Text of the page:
Archive for the ‘FAMOUS BOWLERS’ Category

Bill Lillard (1949)

June 30, 2022

Lillard, Bill (1949)


Bowling Hall of Fame, 1972

#15 Bowler of the 20th Century

Bowler of the Year, 1955-56

All-American, 1951-52, 1953-54, 1954-55, 1955-56

All-Star champion, 1955-56

8 ABC championships (1955-T, 1955-TAE, 1956-T, 1956-D, 1956-AE, 1956-TAE, 1962-CT, 1971-CT)

1 PBA title

Billy Sixty (1961)

June 19, 2022


Bowling Hall of Fame, 1961

1 ABC championship (1948-TAE)

Gloria Bouvia—R.I.P.

June 7, 2022


Bowling Hall of Fame, 1987

All-American, 1966-67

All-Star champion, 1966-67

3 WIBC championships (1966-S, 1969-D, 1970-D)

2 PWBA titles


Joanne Foster (1957)

May 31, 2022

“Miss Brunswick Lustre-Kote”

John Barrymore (1939)

May 24, 2022


“The Great Profile”–famous actor

Jim Chalmers (1905)

May 19, 2022

Chalmers, James


2 ABC championships (1905-T, 1908-D)

LaVerne Carter (1962)

May 10, 2022


Bowling Hall of Fame, 1977

Bowler of the Year, 1963-64

All-American, 1961-62, 1963-64

All-Star champion, 1963-64

Match-Game Doubles champion, 1958, 1959

1 WIBC championship (1951-AE)

George Pacropis (1955)

May 3, 2022


1 ABC championship (1955-D)

Johnny Small’s Magic Ball

April 28, 2022

Most knowledgeable bowlers know the origin of the high-tech bowling ball.  In 1973 PBA pro Don McCune discovered that soaking a plastic ball in the chemical solution MEK improved the lane-gripping qualities of the ball’s surface.  Thus began the era of Chemical Bowling.

Yet McCune was not the first person to demonstrate the scoring potential locked in the shell of a bowling ball.  For that part of the story, we have to go back further in time.

In 1939 the Raybestos-Manhattan Company began making bowling balls.  The firm was an old, established manufacturer of rubber products, and the booming bowling market provided a logical opportunity for expansion.  As one bit of advertising copy promised, the new Manhattan ball would be the finest ever made.  It would “offer greater resistance to wear, and maintain its original spherical shape longer than any pellet ever offered to the tenpin world.”

In Chicago, radio broadcaster Sam Weinstein had just gone into the bowling supply business.  He became the first distributor of the Manhattan ball.  The factory sent Weinstein a batch of 100, and he sold most of them.  Then problems started to develop.

The new balls had an excess of static electricity.  And as we learned in junior high science class, rubber that has an excess of static electricity gets sticky.  “Those balls gripped the lanes like no other ball ever did,” Weinstein remembered years later.  “But they really got dirty and the bowlers couldn’t keep their hands clean.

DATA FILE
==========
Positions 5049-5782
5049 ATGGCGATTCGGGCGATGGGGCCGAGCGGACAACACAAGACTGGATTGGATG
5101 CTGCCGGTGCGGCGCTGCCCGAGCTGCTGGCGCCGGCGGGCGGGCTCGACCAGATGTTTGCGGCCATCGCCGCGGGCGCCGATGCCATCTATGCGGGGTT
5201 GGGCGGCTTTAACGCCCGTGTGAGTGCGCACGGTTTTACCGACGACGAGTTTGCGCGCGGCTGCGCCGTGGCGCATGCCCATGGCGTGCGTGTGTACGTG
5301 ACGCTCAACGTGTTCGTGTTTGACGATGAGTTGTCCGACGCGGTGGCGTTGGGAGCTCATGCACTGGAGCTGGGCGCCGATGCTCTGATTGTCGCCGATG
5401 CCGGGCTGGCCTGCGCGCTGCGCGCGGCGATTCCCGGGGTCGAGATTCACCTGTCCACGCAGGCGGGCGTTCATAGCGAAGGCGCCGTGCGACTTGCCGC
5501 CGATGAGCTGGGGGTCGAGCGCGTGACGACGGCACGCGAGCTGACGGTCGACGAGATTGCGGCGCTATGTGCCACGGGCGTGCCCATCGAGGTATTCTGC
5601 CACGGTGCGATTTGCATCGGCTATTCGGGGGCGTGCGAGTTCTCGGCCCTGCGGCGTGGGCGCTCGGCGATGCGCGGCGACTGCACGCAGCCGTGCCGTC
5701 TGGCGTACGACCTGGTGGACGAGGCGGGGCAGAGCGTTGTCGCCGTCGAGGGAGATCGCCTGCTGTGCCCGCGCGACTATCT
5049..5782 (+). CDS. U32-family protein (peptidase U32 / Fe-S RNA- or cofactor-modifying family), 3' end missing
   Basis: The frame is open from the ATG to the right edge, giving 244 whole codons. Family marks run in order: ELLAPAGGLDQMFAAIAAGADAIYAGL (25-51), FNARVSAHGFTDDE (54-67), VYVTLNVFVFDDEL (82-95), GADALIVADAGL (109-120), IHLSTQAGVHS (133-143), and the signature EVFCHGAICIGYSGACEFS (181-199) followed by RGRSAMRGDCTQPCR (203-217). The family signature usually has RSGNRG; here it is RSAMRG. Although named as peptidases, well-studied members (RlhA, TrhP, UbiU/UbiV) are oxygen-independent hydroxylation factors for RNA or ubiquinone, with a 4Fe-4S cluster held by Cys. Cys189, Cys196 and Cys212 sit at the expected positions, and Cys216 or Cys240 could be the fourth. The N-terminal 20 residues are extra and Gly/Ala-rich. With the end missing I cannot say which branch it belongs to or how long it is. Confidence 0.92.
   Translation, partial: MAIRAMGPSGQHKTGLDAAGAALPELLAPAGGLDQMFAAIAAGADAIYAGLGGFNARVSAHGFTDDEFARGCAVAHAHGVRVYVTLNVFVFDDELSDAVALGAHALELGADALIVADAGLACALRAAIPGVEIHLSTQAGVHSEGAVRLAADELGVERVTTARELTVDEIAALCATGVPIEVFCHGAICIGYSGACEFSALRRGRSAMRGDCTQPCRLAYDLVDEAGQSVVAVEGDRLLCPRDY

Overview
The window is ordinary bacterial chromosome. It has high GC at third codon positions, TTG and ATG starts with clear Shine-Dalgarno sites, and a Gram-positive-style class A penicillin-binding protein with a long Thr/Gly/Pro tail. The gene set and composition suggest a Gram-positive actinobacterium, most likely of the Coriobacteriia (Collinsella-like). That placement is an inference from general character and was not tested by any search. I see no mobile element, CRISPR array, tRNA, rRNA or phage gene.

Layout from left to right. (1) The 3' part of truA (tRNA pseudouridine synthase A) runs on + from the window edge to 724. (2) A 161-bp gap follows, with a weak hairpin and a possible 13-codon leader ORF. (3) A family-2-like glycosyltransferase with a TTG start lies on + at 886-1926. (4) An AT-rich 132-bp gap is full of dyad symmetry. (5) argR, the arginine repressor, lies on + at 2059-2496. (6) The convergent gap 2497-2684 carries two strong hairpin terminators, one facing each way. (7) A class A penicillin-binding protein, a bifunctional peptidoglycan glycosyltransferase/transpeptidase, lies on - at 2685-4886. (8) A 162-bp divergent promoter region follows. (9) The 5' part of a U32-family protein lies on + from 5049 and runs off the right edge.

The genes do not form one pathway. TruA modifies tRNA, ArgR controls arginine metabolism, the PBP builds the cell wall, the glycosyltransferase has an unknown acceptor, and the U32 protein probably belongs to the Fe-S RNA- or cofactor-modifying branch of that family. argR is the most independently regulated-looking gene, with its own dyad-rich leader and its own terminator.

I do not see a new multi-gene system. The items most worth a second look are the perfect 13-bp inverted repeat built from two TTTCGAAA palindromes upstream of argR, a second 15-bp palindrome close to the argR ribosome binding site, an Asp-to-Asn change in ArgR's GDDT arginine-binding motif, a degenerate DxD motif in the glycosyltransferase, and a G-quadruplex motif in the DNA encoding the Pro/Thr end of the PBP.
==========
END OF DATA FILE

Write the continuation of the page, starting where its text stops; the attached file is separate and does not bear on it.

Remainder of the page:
Johnny Small

That didn’t bother Johnny Small.  A member of Joe Wilman’s Budweiser team, Small was one of that large group of bowlers who ranked just below the elite—“a good team bowler,” the expression went.  He was a rugged competitor who rolled so many pot games that friends called him The Marathon Man.  Two things about Small stood out.  His backswing was ridiculously short.  And though just in his early thirties, he was almost completely bald.

Small had purchased one of the new balls from Weinstein.  He was in the electrical business himself, so presumably he understood why his Manhattan got so greasy so quickly.  What mattered to Small was that he was suddenly cleaning up in all his money matches.  At a time when the best bowlers averaged a shade over 200, he was regularly rolling 240s and 250s.

Meanwhile, Manhattan had been working to correct the rubber problem.  The company issued a recall of its “electric” balls, replacing each one with a new model.  At first, Small didn’t want to turn his in.  Weinstein finally convinced him, and Small got a different ball.  Just as he’d feared, his game reverted to its previous level.

Now Small went back to Weinstein to retrieve the original ball.  A search of the shop revealed that it had been shipped back to Manhattan.  The factory was contacted, and an exhaustive search of those premises was undertaken.  After weeks of uncertainty, the news finally came back—the magic ball had already been melted down.

The next part of the tale should say that Small spent the next thirty years, and thousands of dollars, trying to replicate that lost ball.  Maybe he did.  But if he did, he never admitted it.

Manhattan continued to manufacture bowling balls for decades.  Sam Weinstein’s supply business became a success.  Johnny Small’s bowling resume eventually included three ABC eagles, a share of the BPAA Doubles title, and an eighth-place finish in the All-Star Tournament.

Of course, we may presume that Small would have done even better if he had managed to keep that special ball.  Had that been the case, today we might all be using rubber bowling balls . . .  and washing our hands between frames.

First published in BOWLERS JOURNAL INTERNATIONAL in February 2008. For this story and 89 more, buy a copy of my book THE BOWLING CHRONICLES. Available on Amazon or at select bookstores.

Courtney Gronke (1972)

April 17, 2022


Chicago Bowling Star